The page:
On a recent Sunday in Port-au-Prince, a man in a bright yellow T-shirt and aviator sunglasses wielded a megaphone, calling out directions to long lines of determined mothers and their children waiting in the hot sun.
In post-earthquake Haiti -- where signs of the devastation still linger two years on -- the women weren't lined up waiting for food or to seek more permanent shelter than the camps where hundreds of thousands of people still live.
Instead, they sat on wooden benches inside a large tent and waited patiently to have their children vaccinated.
This was part of an effort that started the day before, with a ceremony at the Palais Municipal de Delmas to kick off a nationwide vaccination campaign. Health officials are targeting measles, rubella and polio and also introducing pentavalent vaccine, one shot against five diseases.
This would be a remarkable achievement in any country but is even more so in Haiti, where dozens of hospitals were damaged and even the Ministry of Health building was destroyed in the 2010 earthquake.
Questions have been raised, understandably, about whether the international community has done enough to help.
But the nationwide vaccination campaign is a powerful sign of Haitians helping themselves. The campaign has been supported by several organizations including the GAVI Alliance, the Pan American Health Organization (PAHO), UNICEF, and others. Yet the drive to protect people's health and save lives, particularly children's lives, is something that unites Haitians.
Dr. Florence Guillaume, Haiti's Minister of Health and Population, said it best at the campaign kickoff when she noted that reaching 95 percent vaccination coverage will contribute to the health security of all Haitians, whether they're rich or poor, living in the cities or the countryside because viruses and bacteria don't discriminate.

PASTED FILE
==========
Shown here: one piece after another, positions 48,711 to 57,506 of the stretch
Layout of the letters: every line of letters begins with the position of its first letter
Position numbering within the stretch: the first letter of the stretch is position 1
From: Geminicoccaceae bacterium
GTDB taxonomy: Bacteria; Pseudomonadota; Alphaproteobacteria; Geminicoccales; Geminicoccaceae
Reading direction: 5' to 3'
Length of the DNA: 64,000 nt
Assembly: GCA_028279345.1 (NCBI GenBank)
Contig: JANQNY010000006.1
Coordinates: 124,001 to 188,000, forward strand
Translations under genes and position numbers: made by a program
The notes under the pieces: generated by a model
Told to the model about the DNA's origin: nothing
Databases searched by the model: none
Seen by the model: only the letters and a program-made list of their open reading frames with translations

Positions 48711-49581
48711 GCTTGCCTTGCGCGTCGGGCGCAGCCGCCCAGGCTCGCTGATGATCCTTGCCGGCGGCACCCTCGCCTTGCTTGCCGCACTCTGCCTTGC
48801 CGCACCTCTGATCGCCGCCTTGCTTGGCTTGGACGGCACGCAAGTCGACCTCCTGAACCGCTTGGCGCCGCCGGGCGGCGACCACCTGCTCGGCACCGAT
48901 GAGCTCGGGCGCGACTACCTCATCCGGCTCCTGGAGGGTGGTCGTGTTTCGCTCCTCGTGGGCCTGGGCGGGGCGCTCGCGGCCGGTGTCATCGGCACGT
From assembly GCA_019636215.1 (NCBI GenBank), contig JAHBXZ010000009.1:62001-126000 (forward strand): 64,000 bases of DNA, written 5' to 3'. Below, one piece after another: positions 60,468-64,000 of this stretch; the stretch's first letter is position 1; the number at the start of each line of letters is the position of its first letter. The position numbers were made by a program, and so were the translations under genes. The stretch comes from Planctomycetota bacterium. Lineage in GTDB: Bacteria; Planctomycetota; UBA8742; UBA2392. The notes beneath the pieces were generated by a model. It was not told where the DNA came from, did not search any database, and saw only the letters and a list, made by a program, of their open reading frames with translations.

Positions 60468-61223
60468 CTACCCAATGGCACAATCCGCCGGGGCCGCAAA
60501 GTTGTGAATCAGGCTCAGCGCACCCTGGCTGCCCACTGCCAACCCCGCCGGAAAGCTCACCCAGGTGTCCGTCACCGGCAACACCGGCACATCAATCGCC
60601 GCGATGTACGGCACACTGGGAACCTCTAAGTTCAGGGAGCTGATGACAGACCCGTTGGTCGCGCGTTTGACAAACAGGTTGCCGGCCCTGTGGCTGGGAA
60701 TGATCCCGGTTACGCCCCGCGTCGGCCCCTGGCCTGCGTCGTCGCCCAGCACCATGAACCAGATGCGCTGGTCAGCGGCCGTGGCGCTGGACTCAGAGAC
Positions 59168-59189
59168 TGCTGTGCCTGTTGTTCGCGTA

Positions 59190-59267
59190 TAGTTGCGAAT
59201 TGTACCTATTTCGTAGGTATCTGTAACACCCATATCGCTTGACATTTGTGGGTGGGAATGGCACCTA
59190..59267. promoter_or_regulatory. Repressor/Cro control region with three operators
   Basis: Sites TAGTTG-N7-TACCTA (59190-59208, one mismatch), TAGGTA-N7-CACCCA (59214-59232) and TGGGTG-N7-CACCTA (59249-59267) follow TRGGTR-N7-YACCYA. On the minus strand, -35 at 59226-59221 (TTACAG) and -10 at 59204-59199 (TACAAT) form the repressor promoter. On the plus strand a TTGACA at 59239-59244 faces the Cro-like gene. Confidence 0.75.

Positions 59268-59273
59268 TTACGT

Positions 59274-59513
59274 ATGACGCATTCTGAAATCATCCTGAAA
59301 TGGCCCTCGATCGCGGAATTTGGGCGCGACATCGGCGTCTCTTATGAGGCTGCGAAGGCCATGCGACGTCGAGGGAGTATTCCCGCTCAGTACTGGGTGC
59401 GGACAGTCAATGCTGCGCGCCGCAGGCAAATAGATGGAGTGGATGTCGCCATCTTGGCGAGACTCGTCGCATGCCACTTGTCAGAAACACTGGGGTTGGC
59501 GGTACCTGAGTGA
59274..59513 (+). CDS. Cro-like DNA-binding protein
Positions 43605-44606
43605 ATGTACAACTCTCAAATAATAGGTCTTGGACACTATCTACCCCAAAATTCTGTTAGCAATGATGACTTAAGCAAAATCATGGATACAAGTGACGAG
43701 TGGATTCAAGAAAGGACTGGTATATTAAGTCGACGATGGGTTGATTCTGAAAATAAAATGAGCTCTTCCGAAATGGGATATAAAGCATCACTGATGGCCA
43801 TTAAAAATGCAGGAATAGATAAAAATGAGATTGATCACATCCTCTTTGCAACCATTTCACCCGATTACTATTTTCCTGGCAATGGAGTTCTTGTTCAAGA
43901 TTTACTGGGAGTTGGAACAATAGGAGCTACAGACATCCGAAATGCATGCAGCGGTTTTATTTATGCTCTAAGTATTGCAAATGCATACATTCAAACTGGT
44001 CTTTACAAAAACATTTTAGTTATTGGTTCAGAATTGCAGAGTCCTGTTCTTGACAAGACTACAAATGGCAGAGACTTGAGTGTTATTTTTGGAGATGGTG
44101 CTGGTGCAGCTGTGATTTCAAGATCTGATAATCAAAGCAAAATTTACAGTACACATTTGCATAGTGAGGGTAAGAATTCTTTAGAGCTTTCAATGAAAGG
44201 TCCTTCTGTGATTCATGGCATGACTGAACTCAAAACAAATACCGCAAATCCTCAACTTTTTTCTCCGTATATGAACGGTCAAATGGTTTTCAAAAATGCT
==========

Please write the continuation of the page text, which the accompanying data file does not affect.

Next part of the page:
As Norway's former Minister of Health, I know that preventive health measures in general, and vaccines in particular, are the most effective way to improve public health. It is gratifying to see the commitment of Minister Guillaume, her colleagues and the health workers to ensure that their people get access to these lifesaving health tools. It is impressive to see how they accomplish this despite challenging surroundings.
I experienced this in a small way by giving some polio vaccinations and helping to protect a little girl named Madeleine with just two drops.
In the first year that pentavalent vaccine is available in Haiti, about 211,000 children will receive it. Pentavalent protects children against diphtheria, tetanus, pertussis (also known as whooping cough), Haemophilus influenzae type B (Hib), and hepatitis B (hepB). Every year worldwide, Hib and pertussis each kill almost 200,000 children.
Haiti has also been approved to provide vaccines against pneumonia and rotavirus with GAVI's support. These vaccines will address two of the leading causes of child deaths and decrease the number of Haitian children under five who don't make it to their fifth birthday.
These young people may someday be parents themselves, lining up to ensure that their own children get a healthy start in life with vaccines.
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